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Stress, burnout raise worker safety concerns

Stressed worker

Longer work hours, higher demands and understaffing have made stress and burnout risk factors for employers, and experts say such mental health issues may be making workplaces less safe. 

“When there’s pressure for production … and things have to get done because there’s a deadline, people may cut corners on safety,” said Paul Landsbergis, an associate professor in the Department of Environmental and Occupational Health Sciences at SUNY Downstate Health Sciences University in Brooklyn.

Workplace stress is affecting many industries, including construction, warehousing, health care, transportation and manufacturing, where injuries can run the gamut from amputations and falls to poor ergonomics and muscle sprains, all of which have seen mental stress as a contributing factor, experts say.

An average of 65% of U.S. workers surveyed annually from 2019 to 2021 characterized work as being a “significant” source of stress, according to the American Psychological Organization.

Under stress, workers “do things in a hurry, like not put the guard back on the machine, and that’s a way in which accidents and injuries can happen,” said Mr. Landsbergis, who also advises the National Council for Occupational Safety and Health.

John Dony, Itasca, Illinois-based vice president of workplace strategy for the National Safety Council, said stress is often a factor when studying root causes of accidents. 

“Stress and fatigue, particularly at extreme levels, can cause irritability, lack of focus, increased reaction time and decreased capacity for analysis and decision-making,” he said. “All of these symptoms can have indirect and direct effects on safety and incidents, and typically turn up as underlying causal factors when organizations analyze events for lessons learned.”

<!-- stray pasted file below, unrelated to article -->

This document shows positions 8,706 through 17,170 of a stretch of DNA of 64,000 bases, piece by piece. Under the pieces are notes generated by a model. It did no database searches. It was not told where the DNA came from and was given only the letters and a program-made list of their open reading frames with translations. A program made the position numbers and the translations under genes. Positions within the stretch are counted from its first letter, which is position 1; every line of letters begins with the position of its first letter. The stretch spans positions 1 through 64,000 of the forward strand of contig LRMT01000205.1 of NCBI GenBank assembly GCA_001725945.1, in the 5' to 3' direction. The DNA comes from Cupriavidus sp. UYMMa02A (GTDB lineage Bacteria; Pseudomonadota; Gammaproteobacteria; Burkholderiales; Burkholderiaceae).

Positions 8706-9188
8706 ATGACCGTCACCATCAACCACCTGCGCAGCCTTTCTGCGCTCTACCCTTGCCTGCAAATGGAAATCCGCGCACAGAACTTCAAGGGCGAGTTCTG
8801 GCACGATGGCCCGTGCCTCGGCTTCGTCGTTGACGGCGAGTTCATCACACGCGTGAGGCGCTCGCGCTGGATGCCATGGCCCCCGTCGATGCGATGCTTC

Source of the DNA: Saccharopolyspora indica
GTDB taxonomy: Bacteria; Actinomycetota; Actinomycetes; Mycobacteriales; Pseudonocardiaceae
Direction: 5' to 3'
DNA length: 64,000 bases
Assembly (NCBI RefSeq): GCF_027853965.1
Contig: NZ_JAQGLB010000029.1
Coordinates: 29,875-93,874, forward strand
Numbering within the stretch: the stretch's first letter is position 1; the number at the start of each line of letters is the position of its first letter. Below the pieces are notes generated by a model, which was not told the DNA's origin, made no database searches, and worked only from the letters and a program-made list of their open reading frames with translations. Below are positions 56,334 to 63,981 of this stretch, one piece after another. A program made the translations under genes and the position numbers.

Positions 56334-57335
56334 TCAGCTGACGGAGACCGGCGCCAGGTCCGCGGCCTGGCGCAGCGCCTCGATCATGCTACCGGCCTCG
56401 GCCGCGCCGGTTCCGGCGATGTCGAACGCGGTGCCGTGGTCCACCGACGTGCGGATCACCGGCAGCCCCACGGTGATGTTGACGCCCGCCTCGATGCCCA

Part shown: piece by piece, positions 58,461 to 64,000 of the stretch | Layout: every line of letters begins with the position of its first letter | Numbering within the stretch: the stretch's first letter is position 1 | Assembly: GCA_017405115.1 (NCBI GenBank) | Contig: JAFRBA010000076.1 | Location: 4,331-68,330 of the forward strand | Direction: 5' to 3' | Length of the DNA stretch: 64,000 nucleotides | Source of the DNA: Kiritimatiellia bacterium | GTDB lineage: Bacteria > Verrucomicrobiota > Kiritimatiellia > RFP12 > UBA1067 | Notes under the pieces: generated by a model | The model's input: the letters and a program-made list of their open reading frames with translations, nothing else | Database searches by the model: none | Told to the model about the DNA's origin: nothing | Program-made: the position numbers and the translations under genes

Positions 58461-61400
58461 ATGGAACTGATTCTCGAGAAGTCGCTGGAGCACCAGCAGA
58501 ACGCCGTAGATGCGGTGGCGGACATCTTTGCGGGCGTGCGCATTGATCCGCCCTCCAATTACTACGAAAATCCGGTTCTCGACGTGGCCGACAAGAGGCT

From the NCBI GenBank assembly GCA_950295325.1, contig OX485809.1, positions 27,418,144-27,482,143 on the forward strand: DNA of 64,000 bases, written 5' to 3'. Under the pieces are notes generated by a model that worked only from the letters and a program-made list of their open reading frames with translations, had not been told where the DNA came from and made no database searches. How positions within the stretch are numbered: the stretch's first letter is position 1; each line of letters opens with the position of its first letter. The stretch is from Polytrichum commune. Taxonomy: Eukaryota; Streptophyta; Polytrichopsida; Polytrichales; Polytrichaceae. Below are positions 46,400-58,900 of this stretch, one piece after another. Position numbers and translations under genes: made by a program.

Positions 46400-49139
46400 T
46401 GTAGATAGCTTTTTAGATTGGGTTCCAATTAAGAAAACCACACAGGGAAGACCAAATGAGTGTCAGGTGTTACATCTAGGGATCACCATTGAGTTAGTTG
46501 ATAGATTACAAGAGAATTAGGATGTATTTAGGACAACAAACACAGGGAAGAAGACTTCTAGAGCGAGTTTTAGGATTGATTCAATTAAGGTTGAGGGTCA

Even poor ergonomics have been connected to stress, said Jonathan Rosen, an industrial hygiene consultant with AJ Rosen & Associates LLC in Schenectady, New York.

Mr. Rosen pointed to the Washington Department of Labor and Industries’ case against Inc., which is accused of overburdening workers with quotas and surveillance, leading to ergonomic injuries. Amazon contends it has safety programs in place. 

“These are psychological stressors that can cause people terrible physical stress,” Mr. Rosen said. 

Psychological stress as the injury itself is also showing up in workers compensation claims (see related story below).

Experts say the connection to safety is clear and the Occupational Safety and Health Administration in May launched a web portal to provide employers with information on stress, which it says is affecting many industries.

“As we recognize stress, increasingly and especially in the last several years, OSHA wants to make sure that employees are protected,” said Daniel Birnbaum, an associate in the Chicago office of Seyfarth Shaw LLP, which represents employers. 

However, employers are most likely shielded from citations for stress, Mr. Birnbaum said. “At this point, it would be very difficult for OSHA to engage in any sort of enforcement action against companies based on workplace stress.”

“There’s no specific standard that applies,” he said, adding that OSHA would have to use the catch-all general duty clause to fine an employer for an unsafe work environment, which “would be an uphill battle” for the agency. 

Mr. Dony said employers that recognize the connection between stress and accidents will have a better chance of avoiding incidents. 

“It’s important not to think of these factors as the fault of the human. Employers must design systems that address these factors and/or create capacity to fail safely when physical and psychosocial risk factors do come into play,” he said.